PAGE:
This last aspect brings us to the next major point: As Proudhon stated 160 years ago "Property is Theft!" Anyone who supports the status quo in property relations is covering up a series of monstrous crimes. Long before wage slavery, long before serfdom, long before chattel slavery became the norm, people were free peasants, artisans, hunters or fishers. Everyone had access to property and a minority did not hog most of it. Even 19th Century Canada and the US were largely artisan-farmer economies. People did not give up their property freely - they were forced off the land either directly or indirectly thru governmental action. Capitalism is essentially the state socialism of the rich. Few FML’s will admit this very large skeleton in the capitalist closet. While most working people also are unaware of this fact, many are cynical when it comes to the capitalist rhetoric about “self-made men.”


Blogger Simon Pole said...

Anarcho (from Vive?), great to see you have a blog. Pretty f'in great. Are you going to have an RSS feed? Cheers.

5:16 PM  
Blogger Kevin Carson said...

I'm starting to think people way out on the left have greater potential sympathy for genuine free market principles, than those on the mainstream libertarian right who only parrot free market rhetoric because they think "free market" means a defense of whatever helps big business.

"Capitalism is the state socialism of the rich" That's destined to be a classic!

8:26 PM  
Blogger freeman said...

Great post!

I'm glad to see that you made an exception at the beginning to the more radical libertarians who criticize the corporate state, such as Rothbard and Hess and their followers. I myself am a "free market libertarian", but I've been increasingly intriqued by the writings of people such as Kevin Carson and yourself, to the point where I now consider myself to be anti-capitalist, especially since practically everyone associates capitalism with state capitalism.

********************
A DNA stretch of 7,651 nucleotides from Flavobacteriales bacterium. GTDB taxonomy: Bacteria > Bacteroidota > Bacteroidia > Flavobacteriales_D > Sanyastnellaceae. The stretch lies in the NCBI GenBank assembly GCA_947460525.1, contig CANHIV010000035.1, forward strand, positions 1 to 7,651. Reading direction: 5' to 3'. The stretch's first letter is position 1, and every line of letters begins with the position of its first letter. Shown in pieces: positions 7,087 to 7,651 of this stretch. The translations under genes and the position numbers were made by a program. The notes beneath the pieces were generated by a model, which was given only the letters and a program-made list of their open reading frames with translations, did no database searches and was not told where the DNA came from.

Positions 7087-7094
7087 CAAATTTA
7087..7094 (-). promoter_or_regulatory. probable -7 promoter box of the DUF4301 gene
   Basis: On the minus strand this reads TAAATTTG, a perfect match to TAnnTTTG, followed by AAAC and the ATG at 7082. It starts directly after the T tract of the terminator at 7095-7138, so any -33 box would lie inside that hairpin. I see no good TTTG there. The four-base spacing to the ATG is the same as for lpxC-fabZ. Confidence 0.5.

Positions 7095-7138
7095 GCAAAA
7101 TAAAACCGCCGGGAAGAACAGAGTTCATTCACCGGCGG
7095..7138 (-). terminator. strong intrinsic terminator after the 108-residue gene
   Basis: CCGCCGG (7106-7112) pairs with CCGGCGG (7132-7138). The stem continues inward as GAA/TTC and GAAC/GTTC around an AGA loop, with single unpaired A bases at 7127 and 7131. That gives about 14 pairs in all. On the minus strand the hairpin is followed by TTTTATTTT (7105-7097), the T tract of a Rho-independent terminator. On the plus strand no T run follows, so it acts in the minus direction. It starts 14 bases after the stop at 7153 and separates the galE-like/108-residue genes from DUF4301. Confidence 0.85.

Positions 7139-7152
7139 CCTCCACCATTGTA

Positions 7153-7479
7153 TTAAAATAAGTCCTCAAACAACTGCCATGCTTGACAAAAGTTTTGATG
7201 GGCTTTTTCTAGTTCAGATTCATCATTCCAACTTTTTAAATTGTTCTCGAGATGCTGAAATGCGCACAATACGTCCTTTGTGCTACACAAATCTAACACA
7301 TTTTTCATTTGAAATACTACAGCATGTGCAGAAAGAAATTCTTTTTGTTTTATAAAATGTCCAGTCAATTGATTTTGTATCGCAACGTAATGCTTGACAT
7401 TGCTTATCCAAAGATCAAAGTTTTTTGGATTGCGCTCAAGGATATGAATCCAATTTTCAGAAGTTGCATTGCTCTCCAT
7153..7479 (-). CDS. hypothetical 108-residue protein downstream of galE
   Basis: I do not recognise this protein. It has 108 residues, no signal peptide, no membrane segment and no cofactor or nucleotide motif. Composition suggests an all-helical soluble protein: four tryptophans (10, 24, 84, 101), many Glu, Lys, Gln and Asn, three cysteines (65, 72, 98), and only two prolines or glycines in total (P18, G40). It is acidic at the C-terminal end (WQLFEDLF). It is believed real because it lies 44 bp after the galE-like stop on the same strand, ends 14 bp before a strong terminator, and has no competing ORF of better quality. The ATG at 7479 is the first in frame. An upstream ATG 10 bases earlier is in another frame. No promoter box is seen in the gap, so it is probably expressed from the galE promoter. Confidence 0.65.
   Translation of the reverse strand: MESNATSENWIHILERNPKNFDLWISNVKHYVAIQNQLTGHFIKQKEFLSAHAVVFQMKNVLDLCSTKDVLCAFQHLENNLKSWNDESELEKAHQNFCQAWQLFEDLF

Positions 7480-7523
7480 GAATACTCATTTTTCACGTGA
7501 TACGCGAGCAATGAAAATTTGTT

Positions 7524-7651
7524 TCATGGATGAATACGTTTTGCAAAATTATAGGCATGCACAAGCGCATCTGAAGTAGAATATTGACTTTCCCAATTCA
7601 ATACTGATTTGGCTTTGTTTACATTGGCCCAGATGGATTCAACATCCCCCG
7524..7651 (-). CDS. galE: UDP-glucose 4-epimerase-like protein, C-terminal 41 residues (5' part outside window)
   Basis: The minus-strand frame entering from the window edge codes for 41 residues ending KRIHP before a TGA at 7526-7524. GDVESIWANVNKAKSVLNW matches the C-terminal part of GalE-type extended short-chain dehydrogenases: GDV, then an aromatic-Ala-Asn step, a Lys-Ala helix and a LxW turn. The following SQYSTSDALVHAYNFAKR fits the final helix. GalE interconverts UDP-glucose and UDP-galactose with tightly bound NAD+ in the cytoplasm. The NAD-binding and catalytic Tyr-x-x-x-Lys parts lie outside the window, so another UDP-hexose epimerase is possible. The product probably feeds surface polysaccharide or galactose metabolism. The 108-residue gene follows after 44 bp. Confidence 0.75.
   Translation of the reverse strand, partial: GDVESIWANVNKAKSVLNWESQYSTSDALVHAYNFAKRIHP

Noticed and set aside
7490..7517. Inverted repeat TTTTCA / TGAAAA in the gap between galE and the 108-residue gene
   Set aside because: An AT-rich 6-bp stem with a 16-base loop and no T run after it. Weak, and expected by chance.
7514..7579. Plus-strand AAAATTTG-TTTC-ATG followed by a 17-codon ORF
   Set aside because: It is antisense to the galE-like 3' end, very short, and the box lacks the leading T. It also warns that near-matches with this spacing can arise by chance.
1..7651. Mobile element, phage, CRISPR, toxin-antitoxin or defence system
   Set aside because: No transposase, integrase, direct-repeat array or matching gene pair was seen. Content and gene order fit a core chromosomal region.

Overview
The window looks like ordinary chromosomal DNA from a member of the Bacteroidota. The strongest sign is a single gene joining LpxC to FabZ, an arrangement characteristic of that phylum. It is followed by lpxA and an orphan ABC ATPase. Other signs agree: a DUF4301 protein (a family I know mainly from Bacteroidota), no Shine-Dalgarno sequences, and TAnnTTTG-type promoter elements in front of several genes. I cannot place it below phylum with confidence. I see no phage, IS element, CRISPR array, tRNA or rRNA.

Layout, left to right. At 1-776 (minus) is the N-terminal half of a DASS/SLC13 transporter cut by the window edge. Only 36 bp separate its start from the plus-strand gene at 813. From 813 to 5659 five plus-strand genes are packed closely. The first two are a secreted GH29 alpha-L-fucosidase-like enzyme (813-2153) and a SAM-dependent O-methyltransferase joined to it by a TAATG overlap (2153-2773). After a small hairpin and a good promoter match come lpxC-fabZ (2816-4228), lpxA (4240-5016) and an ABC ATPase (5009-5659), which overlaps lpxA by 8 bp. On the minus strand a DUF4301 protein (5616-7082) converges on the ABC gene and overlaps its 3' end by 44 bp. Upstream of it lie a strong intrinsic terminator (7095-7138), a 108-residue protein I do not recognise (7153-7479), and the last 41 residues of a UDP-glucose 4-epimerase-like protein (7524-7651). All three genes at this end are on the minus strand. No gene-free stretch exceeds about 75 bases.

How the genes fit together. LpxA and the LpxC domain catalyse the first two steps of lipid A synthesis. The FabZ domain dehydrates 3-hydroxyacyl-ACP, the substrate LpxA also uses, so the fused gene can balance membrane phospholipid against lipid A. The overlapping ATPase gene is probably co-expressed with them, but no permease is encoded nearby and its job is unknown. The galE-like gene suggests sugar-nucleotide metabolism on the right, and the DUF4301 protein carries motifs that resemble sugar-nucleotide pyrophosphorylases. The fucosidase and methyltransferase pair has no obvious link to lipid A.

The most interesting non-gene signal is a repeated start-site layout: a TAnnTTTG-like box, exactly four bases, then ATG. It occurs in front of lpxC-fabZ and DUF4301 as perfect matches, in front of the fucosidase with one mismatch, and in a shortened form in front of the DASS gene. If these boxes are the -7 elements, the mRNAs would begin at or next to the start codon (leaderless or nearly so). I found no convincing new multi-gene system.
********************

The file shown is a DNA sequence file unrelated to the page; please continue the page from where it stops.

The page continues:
I left a comment on another blog (another Canadian blog at that) earlier today where the blogger (who claims to be libertarian) seemed to equate the US government's actions in Iraq with promoting "free markets, free trade, and free people". Where in Iraq could anyone possibly claim to see anyting remotely resembling free market reform going on? Since all I've seen is corporatist looting with a drop of state socialism for everyone else, I'll chalk up the free market reform in Iraq talk as being prime examples of Orwellian doublespeak.

5:51 PM  
Anonymous Winnie Westrop said...

For the absolutely opposite view, check out
Is there a Marxist response?

3:49 PM  
Blogger Larry Gambone said...

Sorry Winnie, but I can't speak for the Marxists, not being one. (I am a Bakuninist with Proudhonist tendencies) I think you are making too much out of a metaphor, ie "Capitalist Monster" or "Capitalist System". Of course, neither exist in the same sense that this table my computer is on exists, but then you could say the same about "society" as well. Society may not exist - as a THING - but it certainly exists as a set of relations. Same with capitalism or any other system. By the way, from your intro you seem unaware that an anti-capitalist free market theory exists. I suggest you check out my friend Kevin Carson's web site and see there is more to the world than capitalism vs. your jaundiced view of socialism. See and enjoy!

5:57 PM  
Anonymous Lilyofthefield said...

I'm as thick as the quoted whale omelette but when my son explained to me the principles of FML, for which he would like to vote at the next election, I couldn't help thinking Id heard it all before he was born - Thatcherism - and hadn't particularly approved of the consequences.

2:10 PM  
Anonymous Alberto said...

This article in Spanish:

Translation by William Gilmore in his blog.

8:22 AM  
Blogger Xerographica said...

We have a Rust Belt because at one point workers chose to band together and demand higher wages. As a result, factories chose to move to developing countries where people were only too happy to choose low wages over subsistence farming. India, China, the Four Asian Tigers, etc are all evidence that it's a race to the top...not a race to the bottom.

Having lived and worked in developing countries for several years I can't say that I shed too many tears when I hear about American jobs being shipped overseas. Is it Un-American of me to root for the underdogs? Or is it merely that most Americans, never having had the opportunity to live in developing countries, lack global empathy?

Then again, self-interest is of course the basis of the free-market. The irony is that those supposedly interested in the welfare of others care less about need and more about national identity.
Let's redistribute wealth from the rich to the poor but let's not redistribute jobs from rich countries to poor countries.

5:36 AM